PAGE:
There are many tutorials on creating and configurations SSH Key Authentication. All of them teach the basics, so within 5 minutes you are ready to connect to your remote machine. This is a bit more advanced article that will also allow you support multiple ssh keys and use friendly names for accessing them.
1. Generate a Key Pair
Having you terminal opened on the local machine enter
ssh-keygen. The command will ask you for a path where the key should be generated.
Don’t use a default name for the key. Using custom names allows you to create as many keys as you want in an elegant and clear way.
Enter your own path, such as
~/.ssh/yourproject_rsa, substituting your project’s name.
After this you will be asked to add a passphrase. It is optional, but adding one will provide an extra layer of security.
The passphrase is just a key used to encrypt the file that contains the RSA key, using a symmetric cipher (usually DES or 3DES). In order to use the key for public-key encryption, you first need to decrypt its file using the decryption key. ssh does this automatically by asking your for the passphrase.
If somebody got a hold of the key’s file, they wouldn’t be able to use it unless they knew the passphrase used to encrypt the file.
Now you can check you
~/.ssh directory. There should be two files:
.pub file contains the public key, and the other file contains the private one.
Copy the entire contents of the public key file (
yourproject_rsa.pub in our example) to the clipboard.
2. Copy the Public Key to the Remote Machine
On you remote machine switch to the user you want to use with
su - username. Now, in you users’s home directory create a
.ssh folder and restrict its permissions :
mkdir .ssh chmod 700 .ssh
Next, open a file in the
.ssh folder named
authorized_keys, paste the public key from the local machine into it, and save it.
Don’t forget to restrict the permissions of
chmod 600 .ssh/authorized_keys.
3. Configure SSH on the Local Machine
On your local machine navigate to
.ssh with cd
~/.ssh. Here you need to create a
Use the following template to fill it:
Host [friendly-name] Hostname [ip.of.remote] Port [####] IdentityFile [~/.ssh/private_key_file]
Replace the placeholders above (anything surrounded by brackets, but omit the brackets in the file) with your own information.
Note that you can use multiple host names, so record
Host [friendly-name-0] [friendly-name-1] is fully acceptable. Lately
friendly_name will be used to connect to remote machine by ssh:
The default port is 22, but for security purposes, it is recommended to change it to some other port between 1025 and 65536.
If your username on the local machine and droplet differ, an additional User field can be added to config to specify the remote user name:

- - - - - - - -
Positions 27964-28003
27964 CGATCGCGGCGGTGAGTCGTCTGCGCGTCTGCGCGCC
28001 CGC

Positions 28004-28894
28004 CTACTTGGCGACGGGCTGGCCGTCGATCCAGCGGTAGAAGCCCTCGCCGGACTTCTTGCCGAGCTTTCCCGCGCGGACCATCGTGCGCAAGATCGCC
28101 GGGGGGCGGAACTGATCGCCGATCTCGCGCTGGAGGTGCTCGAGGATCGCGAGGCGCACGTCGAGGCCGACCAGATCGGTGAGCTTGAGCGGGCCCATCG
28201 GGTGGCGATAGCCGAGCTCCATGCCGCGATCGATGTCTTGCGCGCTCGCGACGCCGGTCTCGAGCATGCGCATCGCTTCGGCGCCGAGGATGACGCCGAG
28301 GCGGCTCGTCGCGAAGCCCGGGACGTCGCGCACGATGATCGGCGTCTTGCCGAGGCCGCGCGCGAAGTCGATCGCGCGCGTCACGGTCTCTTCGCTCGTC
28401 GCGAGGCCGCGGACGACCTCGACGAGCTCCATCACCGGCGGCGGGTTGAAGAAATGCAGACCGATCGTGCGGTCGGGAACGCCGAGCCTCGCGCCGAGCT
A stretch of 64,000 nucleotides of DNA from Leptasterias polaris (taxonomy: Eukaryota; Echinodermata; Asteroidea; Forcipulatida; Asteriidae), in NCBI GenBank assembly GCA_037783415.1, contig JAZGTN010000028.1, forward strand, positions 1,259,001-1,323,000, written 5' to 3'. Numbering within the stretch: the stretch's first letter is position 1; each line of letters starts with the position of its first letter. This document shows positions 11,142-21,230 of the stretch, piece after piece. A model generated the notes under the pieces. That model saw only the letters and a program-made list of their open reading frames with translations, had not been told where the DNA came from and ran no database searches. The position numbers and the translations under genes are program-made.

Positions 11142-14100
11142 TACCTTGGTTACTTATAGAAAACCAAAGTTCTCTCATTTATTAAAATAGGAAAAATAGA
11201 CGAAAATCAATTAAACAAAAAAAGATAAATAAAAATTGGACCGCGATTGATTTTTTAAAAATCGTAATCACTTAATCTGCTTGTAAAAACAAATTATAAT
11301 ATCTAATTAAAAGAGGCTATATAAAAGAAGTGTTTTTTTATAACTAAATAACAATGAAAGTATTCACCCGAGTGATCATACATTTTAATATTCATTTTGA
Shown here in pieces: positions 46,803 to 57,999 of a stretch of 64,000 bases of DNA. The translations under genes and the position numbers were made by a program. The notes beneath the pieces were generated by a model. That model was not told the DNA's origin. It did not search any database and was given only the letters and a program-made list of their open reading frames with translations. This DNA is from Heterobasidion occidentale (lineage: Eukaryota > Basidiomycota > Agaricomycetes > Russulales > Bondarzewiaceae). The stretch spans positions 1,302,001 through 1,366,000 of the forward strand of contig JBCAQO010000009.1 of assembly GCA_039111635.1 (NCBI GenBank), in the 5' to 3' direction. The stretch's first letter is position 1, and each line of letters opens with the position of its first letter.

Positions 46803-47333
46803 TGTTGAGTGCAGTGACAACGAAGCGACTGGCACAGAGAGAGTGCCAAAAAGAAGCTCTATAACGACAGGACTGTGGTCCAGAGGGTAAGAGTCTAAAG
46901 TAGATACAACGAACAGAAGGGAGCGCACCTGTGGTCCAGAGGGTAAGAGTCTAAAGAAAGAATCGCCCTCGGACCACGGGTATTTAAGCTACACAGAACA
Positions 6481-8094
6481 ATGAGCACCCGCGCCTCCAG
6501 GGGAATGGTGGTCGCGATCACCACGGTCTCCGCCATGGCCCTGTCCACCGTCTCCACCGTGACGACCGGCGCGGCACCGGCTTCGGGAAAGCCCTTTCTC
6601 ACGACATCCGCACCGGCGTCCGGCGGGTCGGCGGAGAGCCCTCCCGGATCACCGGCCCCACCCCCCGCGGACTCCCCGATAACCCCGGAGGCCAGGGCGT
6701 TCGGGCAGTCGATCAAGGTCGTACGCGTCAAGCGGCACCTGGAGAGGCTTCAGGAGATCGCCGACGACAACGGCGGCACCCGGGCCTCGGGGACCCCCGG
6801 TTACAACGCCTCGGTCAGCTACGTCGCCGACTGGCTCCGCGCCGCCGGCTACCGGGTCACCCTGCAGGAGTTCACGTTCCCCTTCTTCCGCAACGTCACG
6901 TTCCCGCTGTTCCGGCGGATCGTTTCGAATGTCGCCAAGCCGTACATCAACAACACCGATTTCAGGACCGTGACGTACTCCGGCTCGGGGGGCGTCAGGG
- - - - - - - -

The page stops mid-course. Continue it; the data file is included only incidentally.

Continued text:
It is possible to add as many servers as you like using this template:
Host myshortname realname.example.com HostName realname.example.com IdentityFile ~/.ssh/realname_rsa # private key for realname User remoteusername Host myother realname2.example.org HostName realname2.example.org IdentityFile ~/.ssh/realname2_rsa User remoteusername
4.Configure SSH on the Remote Machine
In the terminal connected to the remote machine, open the file
Find the line that contains
Port 22 and change the number to match what you put in the Port line of
.ssh/config in the previous step.
In the same file, find the line that says
PermitRootLogin yes and change it to
PermitRootLogin no. This disallows using root as the username to login as via ssh, and is a preventative security measure. Save and exit the file (
Enter from nano).
Restart ssh with:
service ssh restart
5. Test SSH Connection
On our local machine we need to add the key we’ve been configuring:
Don’t forget to replace
yourproject_rsa with your key name.
Now you can connect to your remote machine by running:
shortname is one of the friendly names we provided in
Host record in our
If successful, you should be logged into the remote machine without having to type a password (unless you provided an SSH passphrase).
6. Disable Password Authentication
To improve the system security even further, you can enforce key-based authentication by disabling the standard password authentication.
Be sure to backup the private SSH key to a safe place if disabling password authentication, as it will be the only way to access the server.
Having logged into the server with ssh, open
sudo nano /etc/ssh/sshd_config
Inside the file, search for a directive called
PasswordAuthentication. This may be commented out. Uncomment the line and set the value to
no. This will disable your ability to log in through SSH using account passwords:
Save and close the file. Now we need to restart the ssh service:
sudo service ssh restart
7. That’s it!
Now everything has been configured and our ssh key authentication is ready to use.